The city has passed laws against billboards and regulates outdoor advertising so that, unlike so much of America, the city is relatively free of advertising clutter. The Santa Barbara
Santa Barbara gives the appearance of tranquillity and beauty but one hazard that constantly rears its face is the threat of destructive fires which have destroyed many homes over the years. These don’t pose as much of a threat downtown as they do to the properties in the surrounding hills which are very reminiscent of the hilly suburbs overlooking downtown Wellington in New Zealand.
Julia had organised a lunch outing to meet a local artist and her husband in the company of two English barristers she’s currently working with on one of her cases and their son. The lunch was a noisy affair with stimulating conversation and lovely food in a beautiful environment.
It was a very pleasant experience and I felt honoured to be included in the visit.
With three lawyers in tow, it was inevitable that we’d pay a visit to the magnificent Courthouse. Not only is it stunning from the outside with beautiful lawns and gardens laid out at the back.
And here we were very fortunate. It was late by this time the Courthouse was closed but there was a special ‘Cinco De Mayo’ function happening inside. The 5th of May commemorates the victory of the Mexicans over the French army at the Battle of Puebla in 1862. It’s primarily a regional holiday celebrated in the Mexican state capital city of Puebla and throughout the state of Puebla but it’s also celebrated in other parts of the country in US cities with a significant Mexican population. (It is not, as many people think, Mexico’s Independence Day, which is actually 16 September).
We arrived at the door and were met by a woman guarding the entrance. She asked if we were attending the function. Not knowing the local customs, I turned away, thinking that we were unlucky. Fortunately, however, Julia was in front of me and immediately said that we were, indeed, attending the function at which all five of us were invited in. Before we went to the function room itself, we LA 26strolled round the corridors and marvelled at the signs outside the Judge’s Courts.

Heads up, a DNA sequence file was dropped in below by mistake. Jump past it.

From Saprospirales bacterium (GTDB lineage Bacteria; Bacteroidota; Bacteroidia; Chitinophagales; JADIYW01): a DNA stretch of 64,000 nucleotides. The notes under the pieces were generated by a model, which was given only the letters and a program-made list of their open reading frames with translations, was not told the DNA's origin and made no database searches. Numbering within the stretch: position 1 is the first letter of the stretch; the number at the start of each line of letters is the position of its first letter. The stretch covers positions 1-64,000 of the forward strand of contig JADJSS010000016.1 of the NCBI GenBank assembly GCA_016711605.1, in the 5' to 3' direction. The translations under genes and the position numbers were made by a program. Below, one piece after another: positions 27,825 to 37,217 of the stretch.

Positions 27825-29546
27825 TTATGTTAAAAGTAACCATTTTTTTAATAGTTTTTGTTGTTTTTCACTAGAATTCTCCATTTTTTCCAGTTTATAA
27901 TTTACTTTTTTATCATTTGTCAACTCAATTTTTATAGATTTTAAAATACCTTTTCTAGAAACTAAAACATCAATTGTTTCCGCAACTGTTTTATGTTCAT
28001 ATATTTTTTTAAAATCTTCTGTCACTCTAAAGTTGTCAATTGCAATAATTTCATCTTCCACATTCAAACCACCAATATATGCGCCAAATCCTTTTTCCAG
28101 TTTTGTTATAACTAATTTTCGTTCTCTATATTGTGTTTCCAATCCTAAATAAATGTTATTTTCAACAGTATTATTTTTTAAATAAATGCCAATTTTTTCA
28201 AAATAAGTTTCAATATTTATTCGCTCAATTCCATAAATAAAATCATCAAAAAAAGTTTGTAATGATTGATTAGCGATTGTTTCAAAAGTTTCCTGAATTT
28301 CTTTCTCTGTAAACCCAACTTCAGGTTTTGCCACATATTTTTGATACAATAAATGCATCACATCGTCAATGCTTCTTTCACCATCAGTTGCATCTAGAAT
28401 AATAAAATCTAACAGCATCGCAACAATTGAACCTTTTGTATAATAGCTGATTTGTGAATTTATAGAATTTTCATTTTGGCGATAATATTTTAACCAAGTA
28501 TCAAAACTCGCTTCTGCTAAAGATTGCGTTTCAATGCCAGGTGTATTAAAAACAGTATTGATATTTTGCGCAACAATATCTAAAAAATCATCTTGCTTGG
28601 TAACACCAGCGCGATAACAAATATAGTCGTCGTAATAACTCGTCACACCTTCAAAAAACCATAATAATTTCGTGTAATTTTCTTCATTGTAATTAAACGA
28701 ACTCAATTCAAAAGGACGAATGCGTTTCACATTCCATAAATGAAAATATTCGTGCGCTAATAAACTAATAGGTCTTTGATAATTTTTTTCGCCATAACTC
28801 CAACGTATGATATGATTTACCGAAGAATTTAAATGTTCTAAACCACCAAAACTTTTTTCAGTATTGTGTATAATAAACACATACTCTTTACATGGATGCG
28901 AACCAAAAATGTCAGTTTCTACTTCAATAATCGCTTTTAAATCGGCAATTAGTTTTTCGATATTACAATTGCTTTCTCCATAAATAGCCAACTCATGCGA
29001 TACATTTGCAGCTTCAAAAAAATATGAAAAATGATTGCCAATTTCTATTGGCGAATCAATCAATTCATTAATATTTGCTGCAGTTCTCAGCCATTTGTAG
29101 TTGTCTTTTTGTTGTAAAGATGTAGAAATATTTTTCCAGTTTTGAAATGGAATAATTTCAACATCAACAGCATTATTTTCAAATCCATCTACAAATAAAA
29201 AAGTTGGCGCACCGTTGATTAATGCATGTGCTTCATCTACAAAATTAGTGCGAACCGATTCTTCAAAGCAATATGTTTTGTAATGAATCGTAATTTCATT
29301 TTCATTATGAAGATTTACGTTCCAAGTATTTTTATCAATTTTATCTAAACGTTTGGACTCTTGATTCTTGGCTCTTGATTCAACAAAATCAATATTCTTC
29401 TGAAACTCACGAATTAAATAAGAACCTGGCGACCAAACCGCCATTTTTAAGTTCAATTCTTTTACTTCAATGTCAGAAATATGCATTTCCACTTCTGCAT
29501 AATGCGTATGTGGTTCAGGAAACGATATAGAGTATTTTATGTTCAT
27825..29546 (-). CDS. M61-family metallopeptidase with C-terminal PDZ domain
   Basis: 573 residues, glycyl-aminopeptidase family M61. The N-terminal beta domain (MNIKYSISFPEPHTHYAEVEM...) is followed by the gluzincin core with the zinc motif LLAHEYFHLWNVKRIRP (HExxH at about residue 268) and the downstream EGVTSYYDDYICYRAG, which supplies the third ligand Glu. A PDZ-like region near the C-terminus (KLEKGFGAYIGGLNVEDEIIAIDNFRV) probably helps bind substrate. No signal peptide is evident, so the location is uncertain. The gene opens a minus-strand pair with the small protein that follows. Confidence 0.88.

By this time the function was in full swing and we arrived to see a member of the local Mexican community being honoured for his work. Speeches were made and we were able to enjoy the beautiful architecture inside the function room.
Speeches over, we joined with the Mexicans for wine and canapés and met some very interesting local dignitaries and artisans.
I confess to having felt somewhat uncomfortable that we’d gatecrashed but Julia and her barrister friends said this was perfectly ‘normal’ behaviour so I relaxed and enjoyed the conversations too. I met one lovely man who introduced himself as ‘Hap’. I responded by asking ‘..as in Happy?’ to which he responded ‘or Haphazard’ and we had a great laugh together.
With Julia’s barrister friends returning home to Santa Monica, she and I went to look at the Mission which was clearly steeped in history and would have been lovely to have explored had it not also been closed.
Rather than just having dinner and returning home, we paid a quick visit to more of Julia’s very good friends from the time when she lived in Santa Barbara for three years. Relaxing on their balcony as the sun went down and enjoying a glass of wine was a fitting end to a lovely day.
Before a quick dinner enjoyed in another of the local restaurants, we visited one of Julia’s favourite haunts – a beautiful bay below a cliff called Hendry’s Beach. She tells me she’s spent many hours walking the beach in an area
But on this occasion, we struck the beach at the exact moment when, because of a fluke of orbital timing, the May full moon peaked just as it was passing what’s called its ‘perigee’. (I understand that perigee is the closest point to the earth and it’s in this stage that the moon appears larger than normal – apogee is the furthest point from the earth.) The result was the biggest full moon of the year which NASA and other scientists nicknamed the ‘Supermoon of 2012’. It was an amazing coincidence that we were walking by the beach at the exact moment – 8.30 pm – that it was at its zenith for that particular area of the world. We felt that we could almost touch it.